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Tips & Tricks of the Trade

Organic Pest Control

Suppose you are keen on looking after the environment and not using potentially harmful and hazardous chemicals on your flowers, plants and vegetables. In that case, there are a range of organic pest control methods that you can utilise to help deal with common pests that can invade your garden.

The first step to organic pest control is to ensure your garden and plants are healthy and have ideal growing conditions. This will include ensuring adequate water, minimal weeds, regular fertilising and sufficient amounts of shade and sun for the particular needs of your plants.

A rich and organic soil maintains the pH balance, encouraging the growth of healthy plants and vegetables. A poor and nutrient-deprived soil will hamper the plant’s growth and increase the production of carbohydrates, which insects thrive on. To increase soil health, add compost and fertilisers to restore nutrients to the soil and plants.

Stressed, over- or under-watered plants will encourage disease and pests to attack them. Regularly monitoring the state of your plants will help determine any problems before pest populations multiply.


There are various organic pest control methods to help treat and prevent pest infestations and attacks once you notice a problem. These include:

Sticky Traps

Sticky traps are rigid materials of a particular colour (yellow, white or blue) coated with a sticky substance that ishung close to the plant’s height. The trap will catch insects and bugs that are attracted to the colour. You will then be able to determine what pests are in your garden and the extent of their numbers. Sticky traps can be made at home or purchased from a garden supplier.


Barriers create a physical barrier between the pest and the plant, such as a thin netting over the plants secured firmly to the ground so the pests cannot attack the plants.

Products and Sprays

There are a variety of organic sprays available to combat common pests. These are available at your local nursery or retailer, and include:

  • Bacillus thuringiensis (or BT) is a natural bacterium in the soil, sold in a liquid or powder form. It is mixed and diluted with water and then sprayed onto the plants. BT helps control caterpillars, moths, and grubs.
  • Pyrethrum is a natural insecticide made from the flowers of chrysanthemums and used for controlling grasshoppers, ants, aphids, caterpillars, and thrips.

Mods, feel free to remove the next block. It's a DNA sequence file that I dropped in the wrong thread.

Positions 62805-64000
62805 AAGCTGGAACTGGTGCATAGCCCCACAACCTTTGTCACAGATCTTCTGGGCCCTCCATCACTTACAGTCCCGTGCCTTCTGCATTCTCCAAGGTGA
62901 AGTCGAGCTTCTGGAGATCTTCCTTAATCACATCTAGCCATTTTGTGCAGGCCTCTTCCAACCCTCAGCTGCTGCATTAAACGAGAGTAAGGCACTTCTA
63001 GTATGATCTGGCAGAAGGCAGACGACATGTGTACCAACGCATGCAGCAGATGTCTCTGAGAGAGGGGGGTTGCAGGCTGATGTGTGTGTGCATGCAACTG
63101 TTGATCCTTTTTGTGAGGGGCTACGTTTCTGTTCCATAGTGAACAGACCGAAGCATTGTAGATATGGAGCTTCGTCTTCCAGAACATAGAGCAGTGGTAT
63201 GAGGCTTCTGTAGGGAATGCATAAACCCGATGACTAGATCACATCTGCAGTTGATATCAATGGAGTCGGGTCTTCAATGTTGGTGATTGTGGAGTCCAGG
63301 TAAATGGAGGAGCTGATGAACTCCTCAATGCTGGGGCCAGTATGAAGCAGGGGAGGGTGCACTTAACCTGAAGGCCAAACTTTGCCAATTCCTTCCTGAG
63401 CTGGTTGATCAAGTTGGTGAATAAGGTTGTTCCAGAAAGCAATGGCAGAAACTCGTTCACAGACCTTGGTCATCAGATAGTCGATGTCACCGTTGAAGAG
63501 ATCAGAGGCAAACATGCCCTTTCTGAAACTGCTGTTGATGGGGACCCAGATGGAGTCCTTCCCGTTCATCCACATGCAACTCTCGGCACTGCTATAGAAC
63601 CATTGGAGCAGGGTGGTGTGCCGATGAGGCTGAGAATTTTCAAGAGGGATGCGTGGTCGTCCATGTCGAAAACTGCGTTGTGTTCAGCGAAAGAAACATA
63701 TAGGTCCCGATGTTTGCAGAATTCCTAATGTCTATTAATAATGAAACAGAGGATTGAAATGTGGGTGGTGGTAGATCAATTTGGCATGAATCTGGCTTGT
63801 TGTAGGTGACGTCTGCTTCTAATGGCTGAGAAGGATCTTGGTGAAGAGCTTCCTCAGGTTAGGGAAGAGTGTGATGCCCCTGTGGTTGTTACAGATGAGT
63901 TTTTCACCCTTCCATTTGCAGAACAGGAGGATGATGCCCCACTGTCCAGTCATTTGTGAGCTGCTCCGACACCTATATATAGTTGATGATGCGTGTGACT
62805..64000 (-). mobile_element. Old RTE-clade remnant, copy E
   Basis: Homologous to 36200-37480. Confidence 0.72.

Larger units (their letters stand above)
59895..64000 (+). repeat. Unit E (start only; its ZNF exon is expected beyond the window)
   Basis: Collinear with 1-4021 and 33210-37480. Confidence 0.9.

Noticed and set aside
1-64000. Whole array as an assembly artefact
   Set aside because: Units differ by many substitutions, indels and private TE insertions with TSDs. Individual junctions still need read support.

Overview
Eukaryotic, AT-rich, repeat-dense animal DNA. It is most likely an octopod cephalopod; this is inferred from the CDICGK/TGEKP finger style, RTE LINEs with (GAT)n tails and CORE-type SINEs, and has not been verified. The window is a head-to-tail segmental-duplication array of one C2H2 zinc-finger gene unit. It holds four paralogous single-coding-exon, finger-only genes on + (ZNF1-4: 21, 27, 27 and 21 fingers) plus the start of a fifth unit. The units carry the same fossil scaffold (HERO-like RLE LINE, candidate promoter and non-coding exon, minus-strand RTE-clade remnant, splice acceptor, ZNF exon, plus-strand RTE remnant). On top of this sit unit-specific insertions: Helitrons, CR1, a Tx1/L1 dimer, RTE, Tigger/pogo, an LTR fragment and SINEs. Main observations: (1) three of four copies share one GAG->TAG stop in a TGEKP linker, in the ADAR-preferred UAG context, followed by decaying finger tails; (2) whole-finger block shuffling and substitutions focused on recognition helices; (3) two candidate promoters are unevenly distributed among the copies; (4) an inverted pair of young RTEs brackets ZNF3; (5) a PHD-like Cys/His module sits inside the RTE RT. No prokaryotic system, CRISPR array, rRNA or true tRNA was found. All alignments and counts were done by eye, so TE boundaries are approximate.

• Insecticide Soap – this is mixed with water and then sprayed directly onto the insects. Many insects and bugs cannot tolerate soap. It is highly effective on aphids and other soft-bodied pests. Care should be given not to spray any beneficial insects in the area. The spray should not be applied during hot weather and should be tested on each plant before use, as it can cause the leaves to burn.

Homemade Remedies

If you want to opt for the cheaper DIY method, a variety of homemade remedies can be made using a mixture of everyday household items. Some of these include:

  • Insecticide: Chop four large onions, two cloves of garlic and four hot chillies. Mix them, cover them with warm, soapy water, and leave them to stand overnight. Strain off that liquid and add it to five litres of water to create an all-round insecticide.
  • Pesticide: Cover a crushed garlic bulb with vegetable oil and leave for two days. Strain the liquid, and add a couple of drops of dishwashing liquid, Use one millilitre of concentrate to one litre of water to spray over your affected plants.
  • Nature Sprays: Made from basil leaves, chamomile flowers, chopped chives, chilli, garlic, eucalyptus leaves or citronella. Soak a cupful of an item in boiling water for a day or two and then strain the liquid. The result will be an environmentally friendly homemade spray that can kill pests.


The type of flowers and plants you have in your garden can go a long way in preventing pest attacks.

Instead of choosing plants according to their aesthetic beauty or scent, consider planting a range of flowers and herbs with abundant pollen and nectar. This will attract pollinators and other beneficial insects into your garden, which will, in turn, help to rid you of other troublesome and unwanted pests.

Consider planting some of the following:

  • Members of the cabbage family, flowering turnips, mazuma and mustard. These are full of nectar and pollen, which attract pollinators – as well as hoverflies and lacewings, which help to control aphids.
  • Salvia, rosemary, sage, dill, fennel and coriander. These attract insects such as praying mantises, assassin bugs, and robber flies, which eat caterpillars.
  • Marigolds. Plant marigolds alongside vegetable crops such as tomatoes as they can help prevent root-knot nematodes (microscopic organisms that attack the roots of plants, eventually killing them).
  • Choco plants or vines. Chocos will immediately attract a range of ladybirds, some of which can help to control scale, mildew, mealy bugs and aphids.

So, to whatever form or extent you’d like to take it, there is a wide range of organic pest control methods you can do (or purchase) yourself, which are a natural and ‘greener’ choice for the environment.

And, of course, if you want additional help and advice on organic gardening or pest control, Fox Mowing can look after it all for you. And while we’re in your garden, we can do a lot of other stuff to get your garden looking and feeling its best.

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